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To be in comfort is far from being well


Back in my university days I recall sitting on my comfortable couch and watching back to back movies on Sundays. Two, three  movies in a row. Amazing how fast time used to fly. The day was over so quickly. It was relaxing and it felt nice. Still, I was always left with a bitter taste at the end of the day. A guilty feeling of not making good use of my time. Nonsense! Time for a beer and last movie before bed...


Spending time in comfort, always feels nice. After all, most of us have a comfortable couch or armchair, in front of a large TV, no? And we love to sit there, with a glass of wine or a tasteful snack and watch the news or a nice movie at the end of the day. Isn't this relaxing? Don't we deserve it?

But is it purposeful? Does it add value? Is it the optimal use of our time? For after all, time is all we have! It may just take some time (or bad luck) to understand it...


Yes, we need to relax, to gather our strength, to rejuvenate. The cycle of switching from a focused state to relaxation is proven to yield optimal results in a wide variety of practices from weight training to doctorate research. But being well is far from being in comfort!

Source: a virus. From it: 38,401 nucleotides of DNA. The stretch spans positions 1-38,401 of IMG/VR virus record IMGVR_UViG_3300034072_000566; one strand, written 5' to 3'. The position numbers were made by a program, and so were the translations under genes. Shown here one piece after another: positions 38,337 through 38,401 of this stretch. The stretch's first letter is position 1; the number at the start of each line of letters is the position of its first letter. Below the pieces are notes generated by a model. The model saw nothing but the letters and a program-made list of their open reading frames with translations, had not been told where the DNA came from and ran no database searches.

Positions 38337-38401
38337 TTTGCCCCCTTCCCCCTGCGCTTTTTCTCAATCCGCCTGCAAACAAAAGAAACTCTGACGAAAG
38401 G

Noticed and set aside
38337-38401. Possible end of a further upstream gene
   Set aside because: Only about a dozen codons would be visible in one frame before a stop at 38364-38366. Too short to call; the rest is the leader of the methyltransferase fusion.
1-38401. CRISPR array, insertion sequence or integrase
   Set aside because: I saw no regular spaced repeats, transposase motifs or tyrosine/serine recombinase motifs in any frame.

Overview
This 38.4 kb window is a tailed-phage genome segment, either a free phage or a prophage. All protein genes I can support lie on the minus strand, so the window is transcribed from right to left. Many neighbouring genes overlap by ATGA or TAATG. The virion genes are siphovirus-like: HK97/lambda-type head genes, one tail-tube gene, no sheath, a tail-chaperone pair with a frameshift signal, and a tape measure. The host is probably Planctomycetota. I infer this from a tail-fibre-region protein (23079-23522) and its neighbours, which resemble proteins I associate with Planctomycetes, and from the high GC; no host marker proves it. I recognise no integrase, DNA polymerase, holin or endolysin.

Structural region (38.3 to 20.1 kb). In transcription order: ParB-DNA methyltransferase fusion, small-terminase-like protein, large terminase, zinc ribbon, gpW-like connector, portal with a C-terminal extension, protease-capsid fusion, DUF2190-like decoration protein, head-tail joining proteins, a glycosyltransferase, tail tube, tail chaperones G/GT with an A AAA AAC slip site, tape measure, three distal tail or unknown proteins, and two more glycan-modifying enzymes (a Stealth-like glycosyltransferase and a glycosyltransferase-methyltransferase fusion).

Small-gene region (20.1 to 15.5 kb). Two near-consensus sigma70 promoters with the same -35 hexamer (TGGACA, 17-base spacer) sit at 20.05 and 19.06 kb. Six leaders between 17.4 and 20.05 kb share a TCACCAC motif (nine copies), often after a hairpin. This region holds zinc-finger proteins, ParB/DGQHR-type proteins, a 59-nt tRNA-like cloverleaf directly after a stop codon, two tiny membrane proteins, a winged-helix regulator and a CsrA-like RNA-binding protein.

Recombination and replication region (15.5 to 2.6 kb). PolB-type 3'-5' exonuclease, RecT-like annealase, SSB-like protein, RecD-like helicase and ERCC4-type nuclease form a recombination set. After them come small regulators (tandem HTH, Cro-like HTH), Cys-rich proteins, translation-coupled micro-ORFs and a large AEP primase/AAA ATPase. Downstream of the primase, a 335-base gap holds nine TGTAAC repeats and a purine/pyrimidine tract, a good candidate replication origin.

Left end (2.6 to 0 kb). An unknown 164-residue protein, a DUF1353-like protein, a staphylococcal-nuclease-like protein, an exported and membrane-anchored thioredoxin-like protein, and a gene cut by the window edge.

Well-being is much more. Over 25 centuries ago, Aristotle's approach to well-being was by leading a virtuous life and doing what is worth doing. Today, Positive Psychology also acknowledges that well-being is far from pleasure (hedonism) and involves living and acting with purpose. An elementary approach to purpose (was designed at Stanford for schoolchildren) is presented as the intersection of three interrelated factors:  1) your skills andstrengths, 2) what the world needs and 3) what you love to do.


Provided we all want to be well (or be happy), we need to answer three fundamental questions:

  1. What prevents us form taking the time to become aware of our strengths? or work on new ones?

  2. What keeps us from helping the world or from being kind to others?

  3. Why don't we spend most of our time doing what we love to do?


In the HR world, it is said as an anecdote that the perfect candidate for a job is the one with a PHD. Where PHD stands for Poor, Hungry and Determined. When it comes to well-being and happiness we may often be Poor (not yet as happy as we would like to be) and Hungry (by definition we all want to be happy, no?). But are we Determined?


Sometimes all it takes is reflecting on the fundamental questions. If it is too much, just hide the remote control of your TV and move the armchair! 

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